What GAO Found
Department of State (State), U.S. Agency for International Development (USAID), and Department of Homeland Security (DHS) officials stationed in El Salvador, Guatemala, and Honduras most commonly identified crime and violence and economic concerns as causes primarily responsible for the recent rapid increase in migration to the United States by unaccompanied alien children (UAC). These causes were followed by educational concerns, the desire for family reunification, and the role of smuggling networks, among others. Agency officials' responses to a GAO set of questions showed little variance in attributing causes of UAC migration by country. The officials reported drawing on various sources of information to identify these causes, including conducting first-hand interviews with migrants and their families; meeting with host government and non-governmental agencies; and analyzing various data, reports, and other information sources. For example, the State and USAID officials' responses for Honduras noted that the agencies had identified causes through a combination of surveys, discussions with government agencies and civil society organizations, anecdotal reports, and others.
The officials reported that agencies had developed new programs and modified existing programs to address the rapid increase in UAC migration in each of the three countries. They noted that most of these programs are specifically targeted to address identified causes of migration, such as crime and violence, lack of economic opportunities, and criminal networks that smuggle unaccompanied children. For example, DHS officials reported that the department had implemented Operation Coyote, an initiative active in all three countries to combat criminal organizations involved in UAC smuggling. According to agency officials, new and modified programs ranged in location from specific communities or cities to border areas to nation-wide or region-wide initiatives. State and USAID officials also noted that some of their efforts and strategic objectives that had been in place prior to the rapid increase in UAC migration focused on related issues such as economic development and crime reduction. Officials reported that they have undertaken various efforts to plan their responses to the increase in migration, including coordinating among U.S. agencies and with host governments. For example, agency officials from all three countries reported participating in UAC interagency working groups at each embassy. In addition, State and USAID officials said they have used DHS data on the location of origins of UAC to inform their efforts.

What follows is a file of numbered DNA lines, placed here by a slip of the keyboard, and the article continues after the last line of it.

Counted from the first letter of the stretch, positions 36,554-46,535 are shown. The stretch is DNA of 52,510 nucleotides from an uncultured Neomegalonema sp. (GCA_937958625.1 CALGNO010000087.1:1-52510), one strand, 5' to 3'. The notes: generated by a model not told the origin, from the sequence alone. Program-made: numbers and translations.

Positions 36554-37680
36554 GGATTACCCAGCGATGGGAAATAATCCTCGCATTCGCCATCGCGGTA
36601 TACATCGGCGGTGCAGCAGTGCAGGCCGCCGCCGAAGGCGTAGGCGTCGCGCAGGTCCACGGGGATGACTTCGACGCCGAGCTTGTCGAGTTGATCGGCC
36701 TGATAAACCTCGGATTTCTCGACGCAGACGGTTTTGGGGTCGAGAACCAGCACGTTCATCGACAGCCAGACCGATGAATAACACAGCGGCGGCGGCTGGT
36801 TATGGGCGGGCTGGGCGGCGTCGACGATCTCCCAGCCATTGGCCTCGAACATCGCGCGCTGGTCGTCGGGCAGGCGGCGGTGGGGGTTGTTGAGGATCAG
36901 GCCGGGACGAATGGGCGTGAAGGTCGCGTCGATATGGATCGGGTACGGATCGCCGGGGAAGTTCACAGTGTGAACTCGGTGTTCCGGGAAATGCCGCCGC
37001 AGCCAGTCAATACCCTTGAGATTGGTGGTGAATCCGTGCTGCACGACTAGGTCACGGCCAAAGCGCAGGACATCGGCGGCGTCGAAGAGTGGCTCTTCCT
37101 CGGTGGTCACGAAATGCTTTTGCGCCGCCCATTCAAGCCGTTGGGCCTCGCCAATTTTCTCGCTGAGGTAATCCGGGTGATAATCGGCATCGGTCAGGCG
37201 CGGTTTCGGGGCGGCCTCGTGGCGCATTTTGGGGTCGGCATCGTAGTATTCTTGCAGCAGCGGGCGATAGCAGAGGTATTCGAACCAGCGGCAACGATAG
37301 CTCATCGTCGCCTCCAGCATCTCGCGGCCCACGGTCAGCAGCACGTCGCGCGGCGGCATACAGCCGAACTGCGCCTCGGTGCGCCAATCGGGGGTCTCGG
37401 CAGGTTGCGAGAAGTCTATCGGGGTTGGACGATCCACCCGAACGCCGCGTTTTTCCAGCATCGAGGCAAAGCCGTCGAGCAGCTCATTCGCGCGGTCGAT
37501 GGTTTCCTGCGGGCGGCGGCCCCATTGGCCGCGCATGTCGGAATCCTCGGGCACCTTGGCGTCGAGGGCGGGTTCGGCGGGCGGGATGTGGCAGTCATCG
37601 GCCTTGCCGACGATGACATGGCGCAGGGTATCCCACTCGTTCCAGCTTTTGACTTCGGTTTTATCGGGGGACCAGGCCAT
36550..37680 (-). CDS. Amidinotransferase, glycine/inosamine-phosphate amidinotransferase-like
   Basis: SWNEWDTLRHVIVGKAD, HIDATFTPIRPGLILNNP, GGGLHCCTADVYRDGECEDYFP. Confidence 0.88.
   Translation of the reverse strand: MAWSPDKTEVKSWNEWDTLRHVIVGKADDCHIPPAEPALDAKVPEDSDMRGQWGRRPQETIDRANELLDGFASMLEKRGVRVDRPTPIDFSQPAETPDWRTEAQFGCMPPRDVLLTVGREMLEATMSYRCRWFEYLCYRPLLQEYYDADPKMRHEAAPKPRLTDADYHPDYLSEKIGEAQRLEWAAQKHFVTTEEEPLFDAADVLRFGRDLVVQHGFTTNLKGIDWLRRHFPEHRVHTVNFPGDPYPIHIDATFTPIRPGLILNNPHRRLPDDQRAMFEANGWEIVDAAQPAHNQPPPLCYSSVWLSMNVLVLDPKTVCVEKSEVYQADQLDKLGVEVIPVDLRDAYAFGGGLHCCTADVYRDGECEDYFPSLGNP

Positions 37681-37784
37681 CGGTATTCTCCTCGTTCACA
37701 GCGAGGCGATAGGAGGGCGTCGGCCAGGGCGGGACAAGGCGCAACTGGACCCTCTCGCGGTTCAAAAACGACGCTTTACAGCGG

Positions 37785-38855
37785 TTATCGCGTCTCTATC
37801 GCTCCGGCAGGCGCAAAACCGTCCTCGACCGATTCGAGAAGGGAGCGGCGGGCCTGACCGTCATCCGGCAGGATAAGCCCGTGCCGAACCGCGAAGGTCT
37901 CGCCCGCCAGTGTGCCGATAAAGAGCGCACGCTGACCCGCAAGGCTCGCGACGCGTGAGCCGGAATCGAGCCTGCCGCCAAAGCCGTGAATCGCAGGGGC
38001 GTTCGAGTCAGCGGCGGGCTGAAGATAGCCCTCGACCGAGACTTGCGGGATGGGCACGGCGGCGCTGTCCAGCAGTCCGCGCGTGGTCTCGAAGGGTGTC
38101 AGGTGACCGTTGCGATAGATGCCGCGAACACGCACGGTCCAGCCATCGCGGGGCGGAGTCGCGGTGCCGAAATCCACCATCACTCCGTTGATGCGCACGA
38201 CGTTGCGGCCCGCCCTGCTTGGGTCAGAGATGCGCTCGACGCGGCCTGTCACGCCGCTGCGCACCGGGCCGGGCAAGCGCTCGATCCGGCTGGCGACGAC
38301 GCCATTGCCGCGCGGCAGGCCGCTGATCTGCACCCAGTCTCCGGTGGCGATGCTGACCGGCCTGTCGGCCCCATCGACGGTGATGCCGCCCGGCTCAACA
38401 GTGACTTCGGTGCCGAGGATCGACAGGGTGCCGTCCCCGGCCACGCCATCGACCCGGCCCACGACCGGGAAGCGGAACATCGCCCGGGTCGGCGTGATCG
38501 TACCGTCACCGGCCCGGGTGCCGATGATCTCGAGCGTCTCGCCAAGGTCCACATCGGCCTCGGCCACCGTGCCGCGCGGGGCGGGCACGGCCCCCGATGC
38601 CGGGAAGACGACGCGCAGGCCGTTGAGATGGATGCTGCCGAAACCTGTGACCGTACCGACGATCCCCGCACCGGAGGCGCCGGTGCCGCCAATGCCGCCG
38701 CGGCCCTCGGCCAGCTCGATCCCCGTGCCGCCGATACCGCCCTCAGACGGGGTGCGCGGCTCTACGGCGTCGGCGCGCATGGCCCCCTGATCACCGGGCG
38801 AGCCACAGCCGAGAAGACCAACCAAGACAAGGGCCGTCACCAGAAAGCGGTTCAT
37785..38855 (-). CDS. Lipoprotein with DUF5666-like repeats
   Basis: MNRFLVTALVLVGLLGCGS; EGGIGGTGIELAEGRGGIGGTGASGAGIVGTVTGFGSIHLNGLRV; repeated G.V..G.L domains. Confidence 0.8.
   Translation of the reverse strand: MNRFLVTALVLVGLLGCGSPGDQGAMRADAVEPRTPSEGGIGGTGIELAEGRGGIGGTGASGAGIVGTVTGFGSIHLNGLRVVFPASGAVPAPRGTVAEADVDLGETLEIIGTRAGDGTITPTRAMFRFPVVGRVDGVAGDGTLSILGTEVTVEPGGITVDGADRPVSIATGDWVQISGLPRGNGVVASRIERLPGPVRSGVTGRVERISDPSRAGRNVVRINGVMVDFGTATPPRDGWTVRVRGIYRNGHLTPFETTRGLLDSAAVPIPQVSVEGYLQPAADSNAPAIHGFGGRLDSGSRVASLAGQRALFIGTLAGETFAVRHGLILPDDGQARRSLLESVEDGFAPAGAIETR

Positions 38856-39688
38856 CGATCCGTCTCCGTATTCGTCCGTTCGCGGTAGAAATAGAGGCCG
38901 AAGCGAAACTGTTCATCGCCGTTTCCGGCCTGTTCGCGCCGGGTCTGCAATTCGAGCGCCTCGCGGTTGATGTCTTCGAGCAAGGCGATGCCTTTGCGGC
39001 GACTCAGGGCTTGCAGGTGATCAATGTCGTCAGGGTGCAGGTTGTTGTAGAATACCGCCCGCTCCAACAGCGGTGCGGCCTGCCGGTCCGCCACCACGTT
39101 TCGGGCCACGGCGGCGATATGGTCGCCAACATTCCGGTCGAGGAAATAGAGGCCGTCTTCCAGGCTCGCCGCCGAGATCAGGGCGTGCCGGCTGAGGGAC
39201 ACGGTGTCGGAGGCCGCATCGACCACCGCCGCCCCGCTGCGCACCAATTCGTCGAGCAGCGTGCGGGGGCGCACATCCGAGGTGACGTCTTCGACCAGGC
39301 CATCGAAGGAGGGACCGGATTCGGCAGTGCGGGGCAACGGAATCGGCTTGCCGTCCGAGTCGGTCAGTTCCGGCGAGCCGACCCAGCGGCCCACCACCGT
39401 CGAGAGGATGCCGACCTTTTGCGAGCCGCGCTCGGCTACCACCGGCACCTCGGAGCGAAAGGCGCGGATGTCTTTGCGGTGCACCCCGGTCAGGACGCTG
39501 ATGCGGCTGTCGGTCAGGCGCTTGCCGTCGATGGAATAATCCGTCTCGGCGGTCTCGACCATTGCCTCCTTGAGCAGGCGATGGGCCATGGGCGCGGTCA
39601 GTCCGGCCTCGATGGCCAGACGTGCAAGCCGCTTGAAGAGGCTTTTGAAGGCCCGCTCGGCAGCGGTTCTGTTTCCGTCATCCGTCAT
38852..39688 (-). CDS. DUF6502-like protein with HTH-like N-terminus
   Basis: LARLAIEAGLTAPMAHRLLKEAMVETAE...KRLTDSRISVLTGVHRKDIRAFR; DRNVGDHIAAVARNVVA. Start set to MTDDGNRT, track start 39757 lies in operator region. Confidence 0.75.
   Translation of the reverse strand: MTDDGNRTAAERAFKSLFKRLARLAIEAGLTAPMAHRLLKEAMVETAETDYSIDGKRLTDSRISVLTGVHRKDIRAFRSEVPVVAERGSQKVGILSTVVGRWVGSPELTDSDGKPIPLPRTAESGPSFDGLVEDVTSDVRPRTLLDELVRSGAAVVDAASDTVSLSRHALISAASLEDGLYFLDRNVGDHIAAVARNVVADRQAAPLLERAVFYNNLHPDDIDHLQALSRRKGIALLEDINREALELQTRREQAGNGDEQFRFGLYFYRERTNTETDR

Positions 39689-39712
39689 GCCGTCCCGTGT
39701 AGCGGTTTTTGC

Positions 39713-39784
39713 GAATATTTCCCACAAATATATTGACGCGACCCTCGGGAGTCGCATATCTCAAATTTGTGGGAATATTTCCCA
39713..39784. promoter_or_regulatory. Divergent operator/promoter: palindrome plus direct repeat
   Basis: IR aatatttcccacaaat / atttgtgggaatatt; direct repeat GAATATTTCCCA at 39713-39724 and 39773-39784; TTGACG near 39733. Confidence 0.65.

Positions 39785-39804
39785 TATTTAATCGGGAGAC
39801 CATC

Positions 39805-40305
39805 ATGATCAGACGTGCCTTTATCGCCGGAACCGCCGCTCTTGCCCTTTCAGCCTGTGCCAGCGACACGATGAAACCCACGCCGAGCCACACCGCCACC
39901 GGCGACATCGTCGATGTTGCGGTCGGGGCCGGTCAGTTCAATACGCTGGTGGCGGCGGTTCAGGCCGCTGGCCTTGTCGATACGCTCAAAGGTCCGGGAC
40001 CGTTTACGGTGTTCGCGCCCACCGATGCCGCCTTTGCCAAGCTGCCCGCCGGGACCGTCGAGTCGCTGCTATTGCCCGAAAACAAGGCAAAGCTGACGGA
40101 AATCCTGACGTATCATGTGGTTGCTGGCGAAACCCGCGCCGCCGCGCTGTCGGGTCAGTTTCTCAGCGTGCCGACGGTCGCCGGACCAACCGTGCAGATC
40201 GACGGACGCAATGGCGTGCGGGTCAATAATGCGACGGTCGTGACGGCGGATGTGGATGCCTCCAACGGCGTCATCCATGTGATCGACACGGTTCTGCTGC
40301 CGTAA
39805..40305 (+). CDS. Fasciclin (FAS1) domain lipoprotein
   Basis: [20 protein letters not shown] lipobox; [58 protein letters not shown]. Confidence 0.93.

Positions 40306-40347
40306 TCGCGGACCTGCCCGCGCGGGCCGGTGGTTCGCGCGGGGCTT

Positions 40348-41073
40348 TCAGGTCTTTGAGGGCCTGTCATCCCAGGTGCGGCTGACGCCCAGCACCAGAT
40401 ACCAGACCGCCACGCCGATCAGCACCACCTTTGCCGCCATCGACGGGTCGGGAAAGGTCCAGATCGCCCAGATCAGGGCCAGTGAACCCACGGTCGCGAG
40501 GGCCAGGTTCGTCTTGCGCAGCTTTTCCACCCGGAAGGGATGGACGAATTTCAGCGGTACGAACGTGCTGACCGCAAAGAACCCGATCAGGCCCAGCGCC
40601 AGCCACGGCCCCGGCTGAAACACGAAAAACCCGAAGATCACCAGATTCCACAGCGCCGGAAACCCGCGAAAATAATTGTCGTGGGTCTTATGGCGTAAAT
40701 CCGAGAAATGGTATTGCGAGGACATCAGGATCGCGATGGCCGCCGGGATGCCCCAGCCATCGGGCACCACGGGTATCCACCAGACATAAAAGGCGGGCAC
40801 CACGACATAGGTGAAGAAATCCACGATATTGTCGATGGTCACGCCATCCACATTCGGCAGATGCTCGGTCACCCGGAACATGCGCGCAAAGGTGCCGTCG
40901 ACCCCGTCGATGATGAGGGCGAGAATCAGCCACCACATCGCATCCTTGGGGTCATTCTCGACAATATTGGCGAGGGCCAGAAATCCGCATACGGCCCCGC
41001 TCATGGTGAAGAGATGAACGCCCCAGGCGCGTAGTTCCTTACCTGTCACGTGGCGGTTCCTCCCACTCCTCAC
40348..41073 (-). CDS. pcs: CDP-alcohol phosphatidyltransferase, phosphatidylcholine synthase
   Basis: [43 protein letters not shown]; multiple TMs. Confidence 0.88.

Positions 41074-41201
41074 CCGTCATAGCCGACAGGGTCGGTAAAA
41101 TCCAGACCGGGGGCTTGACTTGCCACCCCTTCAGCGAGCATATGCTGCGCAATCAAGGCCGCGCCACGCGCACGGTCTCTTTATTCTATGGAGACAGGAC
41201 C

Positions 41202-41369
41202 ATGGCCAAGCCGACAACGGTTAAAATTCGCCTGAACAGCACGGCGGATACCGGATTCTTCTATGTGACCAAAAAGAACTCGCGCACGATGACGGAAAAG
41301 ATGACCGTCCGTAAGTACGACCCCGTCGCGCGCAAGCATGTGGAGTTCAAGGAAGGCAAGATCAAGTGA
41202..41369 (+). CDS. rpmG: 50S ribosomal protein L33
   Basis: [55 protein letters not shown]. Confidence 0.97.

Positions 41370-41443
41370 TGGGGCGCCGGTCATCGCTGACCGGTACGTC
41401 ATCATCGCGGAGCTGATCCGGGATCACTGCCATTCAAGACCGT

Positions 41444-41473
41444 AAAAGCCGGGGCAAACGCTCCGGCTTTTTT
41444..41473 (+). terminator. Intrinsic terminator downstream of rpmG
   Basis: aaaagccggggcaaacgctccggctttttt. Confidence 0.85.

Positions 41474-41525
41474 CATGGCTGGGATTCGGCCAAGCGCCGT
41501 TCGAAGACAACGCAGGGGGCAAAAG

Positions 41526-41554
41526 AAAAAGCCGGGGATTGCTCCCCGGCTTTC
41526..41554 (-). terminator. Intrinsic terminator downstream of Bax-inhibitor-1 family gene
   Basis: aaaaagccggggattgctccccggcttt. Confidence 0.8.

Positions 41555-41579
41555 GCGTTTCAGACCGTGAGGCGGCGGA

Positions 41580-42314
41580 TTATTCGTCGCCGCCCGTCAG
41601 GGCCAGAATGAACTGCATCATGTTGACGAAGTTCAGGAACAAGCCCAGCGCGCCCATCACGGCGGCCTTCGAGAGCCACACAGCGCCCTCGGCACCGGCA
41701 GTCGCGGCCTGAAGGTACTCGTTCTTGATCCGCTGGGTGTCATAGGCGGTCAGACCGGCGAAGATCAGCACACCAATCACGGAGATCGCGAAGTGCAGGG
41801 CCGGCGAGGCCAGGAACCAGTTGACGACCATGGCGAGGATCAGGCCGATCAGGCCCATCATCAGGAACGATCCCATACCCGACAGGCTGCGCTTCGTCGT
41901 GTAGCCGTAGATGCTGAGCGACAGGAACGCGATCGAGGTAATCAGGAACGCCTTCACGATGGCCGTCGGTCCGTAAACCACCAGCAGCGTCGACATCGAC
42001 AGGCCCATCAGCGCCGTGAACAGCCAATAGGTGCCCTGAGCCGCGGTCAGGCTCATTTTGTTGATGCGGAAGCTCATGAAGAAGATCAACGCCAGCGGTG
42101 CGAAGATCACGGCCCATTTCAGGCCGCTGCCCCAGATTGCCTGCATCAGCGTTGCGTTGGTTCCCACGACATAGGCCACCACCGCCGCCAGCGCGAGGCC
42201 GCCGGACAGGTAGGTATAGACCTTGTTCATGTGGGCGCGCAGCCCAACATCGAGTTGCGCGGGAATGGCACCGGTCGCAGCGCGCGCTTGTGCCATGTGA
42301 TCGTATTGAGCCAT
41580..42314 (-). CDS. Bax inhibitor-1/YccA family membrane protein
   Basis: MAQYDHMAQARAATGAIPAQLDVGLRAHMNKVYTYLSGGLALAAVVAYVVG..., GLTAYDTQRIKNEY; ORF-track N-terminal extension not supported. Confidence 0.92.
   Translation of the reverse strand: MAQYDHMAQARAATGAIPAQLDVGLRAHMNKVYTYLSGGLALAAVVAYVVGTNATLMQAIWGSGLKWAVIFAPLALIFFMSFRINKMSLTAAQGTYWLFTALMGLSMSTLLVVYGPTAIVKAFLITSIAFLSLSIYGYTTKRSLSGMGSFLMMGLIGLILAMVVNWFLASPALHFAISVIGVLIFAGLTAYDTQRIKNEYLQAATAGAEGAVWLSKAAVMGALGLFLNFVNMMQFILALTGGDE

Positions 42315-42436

Why GAO Did This Study
Since 2012, there has been a rapid increase in the number of UAC apprehended at the U.S.-Mexican border. According to DHS's Customs and Border Protection (CBP), the number of UAC from any country apprehended at the U.S.-Mexican border climbed from more than 24,000 in fiscal year 2012 to nearly 39,000 in fiscal year 2013, and to nearly 69,000 in fiscal year 2014. Prior to fiscal year 2012, the majority of UAC apprehended at the border were Mexican nationals. However, more than half of the UAC apprehended at the border in fiscal year 2013, and 75 percent apprehended in fiscal year 2014 were nationals of El Salvador, Guatemala, and Honduras, according to DHS/CBP. El Salvador, Guatemala, and Honduras face various socio-economic challenges, which the United States is seeking to address through assistance efforts.
GAO was asked to review issues related to U.S. assistance to Central America addressing the rapid increase in migration of UAC from El Salvador, Guatemala, and Honduras to the United States. This report identifies U.S. mission-level efforts to (1) identify causes of the rapid increase in migration of unaccompanied children and (2) address the causes identified.
GAO developed a set of questions to obtain written responses from State, USAID, and DHS officials responsible for programs in El Salvador, Guatemala, and Honduras. GAO reviewed, analyzed, and tabulated these agency officials' responses.
For more information, contact David Gootnick at (202) 512-3149 or email@example.com.